Those of us who are of the technological persuasion find endless amusement provided by people who are less than gifted in the area. Things I hear regularly in my post as household IT consultant include,
“The Xbox isn’t playing Blu-Rays”, despite buying a PS3 specifically for that reason.
“How did I get my phone screen sideways?”, which I can tell you is tricky enough on Windows Mobile 6.
“Why isn’t the internet working?”, after a lengthy conversation about the issue being with the broadband company.
Though there are some regular gems, which are much funnier than the ones I actually remembered, they are not nearly as bad as some accounts from IT consultants. This is perhaps best embodied by, “Have you tried turning it off and on again?”, spouted regularly by the cast of Graham Linehan’s great sitcom, the IT crowd. (Did anyone see the US pilot of the IT Crowd? Now that was woeful, and painful to watch.) Actually, the issue is summed up quite succinctly by Charles Babbage (1791-1871), the father of computing,
“On two occasions, I have been asked [by members of Parliament], ‘Pray, Mr. Babbage, if you put into the machine wrong figures, will the right answers come out?’ I am not able to rightly apprehend the kind of confusion of ideas that could provoke such a question.”
Proof that people have been struggling with basic ideas of computing for centuries now, and that they are nothing new. That quote is hilarious though!
This is a staple of computer repair, and the first thing you do. Nine times out of ten, if it’s a minor issue, then simply restarting the computer can be enough. First step: switch it on and off. If that doesn’t work, switch it off for longer, and switch it back on again. I’ve seen the strangest problems just disappear after a restart, and never resurface. It’s a good starting point. Otherwise, a lot of PC repair is trial and error, with a little bit of method thrown in. Find the suspected component at fault, test it and swap it out, and if nothing improves then try and try again. The memory is definitely worth checking, as I have had corrupt RAM leading me on a merry chase around every other component in some strange scenarios.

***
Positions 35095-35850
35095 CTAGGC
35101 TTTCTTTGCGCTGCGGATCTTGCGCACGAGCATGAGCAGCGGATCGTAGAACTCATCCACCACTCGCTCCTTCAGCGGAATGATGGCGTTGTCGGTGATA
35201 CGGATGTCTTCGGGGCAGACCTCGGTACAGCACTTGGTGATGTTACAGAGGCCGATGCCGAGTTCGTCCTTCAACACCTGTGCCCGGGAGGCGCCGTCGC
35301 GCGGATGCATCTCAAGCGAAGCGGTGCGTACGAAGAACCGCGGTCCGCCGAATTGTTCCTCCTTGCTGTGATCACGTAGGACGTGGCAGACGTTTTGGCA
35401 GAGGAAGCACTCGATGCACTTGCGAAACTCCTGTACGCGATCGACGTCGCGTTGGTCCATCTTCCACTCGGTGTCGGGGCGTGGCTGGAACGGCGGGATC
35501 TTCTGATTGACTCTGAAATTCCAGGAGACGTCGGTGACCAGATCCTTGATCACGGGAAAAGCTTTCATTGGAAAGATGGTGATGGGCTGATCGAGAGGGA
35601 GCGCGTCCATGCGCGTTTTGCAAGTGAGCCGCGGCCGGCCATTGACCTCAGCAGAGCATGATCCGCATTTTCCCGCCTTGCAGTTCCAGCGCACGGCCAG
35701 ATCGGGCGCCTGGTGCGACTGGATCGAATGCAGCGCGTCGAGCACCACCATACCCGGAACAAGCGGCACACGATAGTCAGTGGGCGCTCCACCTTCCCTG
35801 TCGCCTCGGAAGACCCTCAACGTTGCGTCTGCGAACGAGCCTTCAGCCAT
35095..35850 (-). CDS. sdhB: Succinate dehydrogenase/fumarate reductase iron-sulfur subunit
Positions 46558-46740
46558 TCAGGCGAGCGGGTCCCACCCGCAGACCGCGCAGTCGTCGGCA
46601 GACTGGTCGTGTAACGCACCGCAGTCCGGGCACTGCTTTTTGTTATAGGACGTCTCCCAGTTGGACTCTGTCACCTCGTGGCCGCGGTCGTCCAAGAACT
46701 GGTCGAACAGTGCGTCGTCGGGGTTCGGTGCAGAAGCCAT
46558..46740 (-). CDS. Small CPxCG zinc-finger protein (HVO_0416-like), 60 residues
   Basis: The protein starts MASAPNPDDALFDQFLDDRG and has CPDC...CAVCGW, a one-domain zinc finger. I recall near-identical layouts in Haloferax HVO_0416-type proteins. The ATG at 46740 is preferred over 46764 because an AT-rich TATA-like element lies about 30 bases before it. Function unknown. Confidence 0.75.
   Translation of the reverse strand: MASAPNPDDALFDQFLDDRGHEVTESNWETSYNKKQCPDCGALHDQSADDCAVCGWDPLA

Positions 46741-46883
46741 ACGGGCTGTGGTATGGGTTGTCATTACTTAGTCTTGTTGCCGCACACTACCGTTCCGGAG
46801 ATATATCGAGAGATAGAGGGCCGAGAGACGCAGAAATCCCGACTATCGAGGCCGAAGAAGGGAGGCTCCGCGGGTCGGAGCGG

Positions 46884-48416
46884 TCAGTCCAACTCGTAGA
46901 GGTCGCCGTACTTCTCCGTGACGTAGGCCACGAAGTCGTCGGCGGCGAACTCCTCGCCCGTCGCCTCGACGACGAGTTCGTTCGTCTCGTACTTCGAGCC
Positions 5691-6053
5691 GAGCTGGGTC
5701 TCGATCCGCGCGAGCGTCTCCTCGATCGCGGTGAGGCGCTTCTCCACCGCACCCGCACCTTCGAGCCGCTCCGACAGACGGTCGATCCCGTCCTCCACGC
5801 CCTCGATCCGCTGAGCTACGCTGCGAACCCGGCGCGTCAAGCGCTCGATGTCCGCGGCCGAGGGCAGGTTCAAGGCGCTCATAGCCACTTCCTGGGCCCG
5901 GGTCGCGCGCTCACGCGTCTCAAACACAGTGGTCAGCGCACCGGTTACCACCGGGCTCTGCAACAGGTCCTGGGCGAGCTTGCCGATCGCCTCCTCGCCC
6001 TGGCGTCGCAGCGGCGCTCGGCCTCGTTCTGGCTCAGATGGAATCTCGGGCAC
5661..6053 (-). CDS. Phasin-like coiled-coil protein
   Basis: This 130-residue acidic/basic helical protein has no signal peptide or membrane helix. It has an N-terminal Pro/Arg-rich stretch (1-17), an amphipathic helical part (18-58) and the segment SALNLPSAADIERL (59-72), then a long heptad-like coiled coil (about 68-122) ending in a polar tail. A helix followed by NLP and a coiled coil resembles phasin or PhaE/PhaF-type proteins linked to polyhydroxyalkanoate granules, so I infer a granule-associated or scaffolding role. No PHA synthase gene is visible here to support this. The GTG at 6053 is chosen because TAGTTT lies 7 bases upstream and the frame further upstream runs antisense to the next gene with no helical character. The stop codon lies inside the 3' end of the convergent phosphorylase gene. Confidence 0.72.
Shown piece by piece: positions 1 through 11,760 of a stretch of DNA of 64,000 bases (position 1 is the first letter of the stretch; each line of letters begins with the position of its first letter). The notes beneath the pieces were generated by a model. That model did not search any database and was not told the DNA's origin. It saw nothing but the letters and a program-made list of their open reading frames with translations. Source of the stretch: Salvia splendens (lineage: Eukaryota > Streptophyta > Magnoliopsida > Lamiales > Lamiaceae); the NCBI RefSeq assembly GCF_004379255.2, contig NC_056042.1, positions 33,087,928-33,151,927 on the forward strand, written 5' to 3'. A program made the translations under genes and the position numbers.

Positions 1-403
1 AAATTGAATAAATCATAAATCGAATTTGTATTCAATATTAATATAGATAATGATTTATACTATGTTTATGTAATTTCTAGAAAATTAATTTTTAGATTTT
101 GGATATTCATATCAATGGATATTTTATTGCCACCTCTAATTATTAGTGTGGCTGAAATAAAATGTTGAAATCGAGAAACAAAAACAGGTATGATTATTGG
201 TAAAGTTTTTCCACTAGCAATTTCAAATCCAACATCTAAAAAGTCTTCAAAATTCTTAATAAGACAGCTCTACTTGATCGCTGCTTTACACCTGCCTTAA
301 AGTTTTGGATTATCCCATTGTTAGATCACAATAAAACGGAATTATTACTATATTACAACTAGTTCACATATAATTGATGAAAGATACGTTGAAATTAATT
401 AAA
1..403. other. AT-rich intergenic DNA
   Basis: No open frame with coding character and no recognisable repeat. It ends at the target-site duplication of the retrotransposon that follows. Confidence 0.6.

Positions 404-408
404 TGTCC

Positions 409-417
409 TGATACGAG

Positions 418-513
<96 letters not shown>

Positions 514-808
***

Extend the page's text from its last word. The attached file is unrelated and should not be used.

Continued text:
I remember the days of Windows ME (Millenium Edition, for those who didn’t live through the horror). I came out of using that operating system expecting things to be broken unless proven otherwise. The number of BSODs (Blue Screen of Death) we went through was insane; all for this 16/32 bit garbage hybrid. So many conflicts, and driver issues, and crashes. Everyday of using ME was a challenge, and I didn’t know any better. Back then it seemed modern and fresh, and yes it had quirks, but they just added to its character. It was a lot less stable than previous releases, and around the same time Windows 2000 was released, which was a professional release of Windows, and much more stable. It wasn’t all that far away from where XP is now. Windows XP was the best thing to happen to computers in a long time, and I used it exclusively for about 8 years, before the release of Windows 7. I skipped Vista, rather wisely in my view, as it felt like Windows ME all over again, and no-one wanted to relive that. People reminisce about Win 95, and 98, and even 2000, but you will rarely here someone wax lyrical about ME. Because it is, quite frankly, shite.